Honor is both the desire and the ability to recognize glory in others. Honoring people is humbling ourselves and seeing things through their eyes.
True humility is agreeing with what God says about you, nothing more, nothing less.
Anything other than this is not humility. It’s a subtle form of religious pride. For instance, you’re not being humble when you call yourself a dirty worm or say things like, “It’s not about little ol’ me, it’s all about Jesus.” You could be just trying to look humble out of your own sense of insecurity, so you feel the need to promote yourself this way. I wrote about what true humility is here.
This may mess with your theology but you are not God’s servant; you are a royal son/daughter of His everlasting Kingdom. You cannot honor God by acting like a slave because a slave does not know what His master is doing (John 15:15). They are not part of the family, nor are they inheritors of the father’s business. But a son is both. A son knows his father’s heart and humbly, yet confidently, represents his will in his kingdom.
We are God’s son and daughters, co-heirs with Christ, and servants to mankind.
So there is a sense in which we serve God, but only in that we do His will to serve our fellow man.
True humility is totally agreeing with your new nature and denying everything about your old nature.
True humility leads to honor.
We see Jesus modeling this Kingdom value in Philippians 2:5-9. He didn’t deny His true identity, nor did He put Himself down. He was not a slave to God; He was His Son. But He was called a servant because He selflessly served mankind. He did this by choosing to lower Himself to our lowest state so He could identify with us in every degree. And because of this ultimate expression of humility, His Father highly exalted Him above all.
Jesus set the Kingdom standard for us as sons and daughters of our heavenly Father. I like the way the Mirror Bible makes this much more clear (bold-type added):
“2:5 The way Jesus saw Himself is the only valid way to see yourself! 2:6 His being God equal in form and likeness was official; His sonship did not steal the limelight from His Father! Neither did His humanity distract from the deity of God!
2:7 His mission however, was not to prove His deity but to embrace our humanity. Emptied of His reputation as God, He fully embraced our physical human form; born in our resemblance He identified Himself as a servant of the human race. His love enslaved Him to us!
2:8 And so we have the drama of the cross in context: the man Jesus Christ who is fully God, becomes fully man to the extent of willingly dying humanity’s death at the hands of His own creation. He embraced the curse and shame of the lowest kind in dying a criminal’s death.
2:9 From this place of utter humiliation, God exalted Him to the highest rank. God graced Jesus with the Name that is far above as well as equally representative of every other name.” (Phil.2:5-9 Mirror)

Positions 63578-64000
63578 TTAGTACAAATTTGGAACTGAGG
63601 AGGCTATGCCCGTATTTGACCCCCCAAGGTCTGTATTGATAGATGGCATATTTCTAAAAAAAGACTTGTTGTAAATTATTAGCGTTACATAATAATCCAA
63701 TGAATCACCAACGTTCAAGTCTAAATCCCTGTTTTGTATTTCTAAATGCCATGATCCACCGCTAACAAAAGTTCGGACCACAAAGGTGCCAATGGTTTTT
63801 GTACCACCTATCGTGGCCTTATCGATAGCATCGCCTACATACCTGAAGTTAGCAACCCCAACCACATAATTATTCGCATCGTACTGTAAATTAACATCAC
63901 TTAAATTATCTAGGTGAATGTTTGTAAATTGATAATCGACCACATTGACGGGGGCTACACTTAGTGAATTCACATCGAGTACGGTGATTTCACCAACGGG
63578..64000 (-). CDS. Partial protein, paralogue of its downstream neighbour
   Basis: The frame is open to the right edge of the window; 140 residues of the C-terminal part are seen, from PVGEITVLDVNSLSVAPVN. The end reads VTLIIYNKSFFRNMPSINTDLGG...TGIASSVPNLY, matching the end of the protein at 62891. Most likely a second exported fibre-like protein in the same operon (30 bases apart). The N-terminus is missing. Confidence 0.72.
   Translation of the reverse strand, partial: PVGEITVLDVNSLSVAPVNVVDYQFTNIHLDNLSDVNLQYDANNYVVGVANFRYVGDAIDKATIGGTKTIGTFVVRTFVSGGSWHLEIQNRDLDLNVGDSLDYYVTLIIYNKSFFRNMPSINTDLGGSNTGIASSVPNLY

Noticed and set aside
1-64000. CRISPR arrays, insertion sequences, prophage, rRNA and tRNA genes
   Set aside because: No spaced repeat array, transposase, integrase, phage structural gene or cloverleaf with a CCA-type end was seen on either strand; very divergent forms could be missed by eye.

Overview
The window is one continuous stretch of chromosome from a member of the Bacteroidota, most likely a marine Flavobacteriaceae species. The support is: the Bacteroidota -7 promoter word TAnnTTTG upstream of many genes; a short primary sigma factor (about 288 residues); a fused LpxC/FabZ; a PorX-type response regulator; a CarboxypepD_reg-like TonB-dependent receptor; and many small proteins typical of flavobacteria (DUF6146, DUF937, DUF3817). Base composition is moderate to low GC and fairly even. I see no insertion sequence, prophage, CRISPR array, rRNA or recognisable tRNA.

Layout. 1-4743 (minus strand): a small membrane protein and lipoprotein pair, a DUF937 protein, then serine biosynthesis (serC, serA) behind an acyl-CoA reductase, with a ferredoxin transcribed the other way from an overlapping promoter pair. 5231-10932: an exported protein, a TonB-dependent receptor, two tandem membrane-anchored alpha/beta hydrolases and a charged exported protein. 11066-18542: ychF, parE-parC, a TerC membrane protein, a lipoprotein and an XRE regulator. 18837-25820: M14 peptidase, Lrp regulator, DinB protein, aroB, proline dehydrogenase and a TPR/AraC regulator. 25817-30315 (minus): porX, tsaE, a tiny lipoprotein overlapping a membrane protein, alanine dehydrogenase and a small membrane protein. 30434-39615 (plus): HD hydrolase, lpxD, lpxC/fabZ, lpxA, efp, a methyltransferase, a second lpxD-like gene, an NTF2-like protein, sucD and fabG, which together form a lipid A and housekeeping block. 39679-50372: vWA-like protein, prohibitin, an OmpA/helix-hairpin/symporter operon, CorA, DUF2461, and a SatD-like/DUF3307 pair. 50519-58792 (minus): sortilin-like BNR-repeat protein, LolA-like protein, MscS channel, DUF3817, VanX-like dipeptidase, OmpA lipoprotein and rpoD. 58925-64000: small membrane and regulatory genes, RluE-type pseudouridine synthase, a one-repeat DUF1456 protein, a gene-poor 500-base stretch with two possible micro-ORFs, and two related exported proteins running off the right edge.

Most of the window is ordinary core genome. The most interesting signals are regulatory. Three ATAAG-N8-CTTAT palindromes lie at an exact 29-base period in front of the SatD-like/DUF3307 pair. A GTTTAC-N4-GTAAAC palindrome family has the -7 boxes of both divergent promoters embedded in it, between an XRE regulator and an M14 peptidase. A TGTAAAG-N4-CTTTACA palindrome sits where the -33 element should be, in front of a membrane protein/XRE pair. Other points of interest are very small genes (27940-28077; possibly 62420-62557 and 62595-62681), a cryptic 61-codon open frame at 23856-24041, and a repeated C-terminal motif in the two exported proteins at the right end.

Here’s what Paul Manwaring said about this in his book, What On Earth is Glory?:
“But in order to receive the full measure of grace needed by sinners, Christ had to identify with us completely. To identify with those dead in sin, He had to die. And because He identified with us fully, His death became our death. As Paul said, “…one died for all, therefore all died” (2 Cor. 5:14). At the cross, we were no longer dead in our sin; we were dead in Christ. And because we died with Him, we rose with Him when His Father raised Him from the dead:
“But God, being rich in mercy, because of His great love with which He loved us, even when we were dead in our transgressions, made us alive together with Christ (by grace you have been saved), and raised us up with Him, and seated us with Him in the heavenly places in Christ Jesus, so that in the ages to come He might show the surpassing riches of His grace in kindness toward us in Christ Jesus” (Ephesians 2:4-7).
Christ went from the lowest place of humility to the highest place of honor, and He took us with Him by the power of grace. He elevated us to the position we were created to hold as the glorious sons and daughters of the King of kings and Lord of lords.” (p.117)
A son doesn’t need to compete, criticize, or tear other people down in order to be significant. Sons know who they are, and who they’re not, and they work from a place of rest in their Father’s embrace.
Beloved child of God, do you know who you are in Christ, or are you living under a false slave identity, groping in the dark in a futile attempt to please God? We only please God by faith (Heb.11:6), and that faith is demonstrated when we believe what God says about us.
When we finally see our true identity in Him, we will finally see each other. And when we see each other rightly, from a new creation viewpoint (2 Cor.5:16-17), we will both “desire and recognize glory in others” too. This is what honor looks like. This is how the Kingdom of God operates. This is how we glorify God. And when you humbly honor others, you can be certain that God will do the same for you at the right time (1 Pet.5:4-6).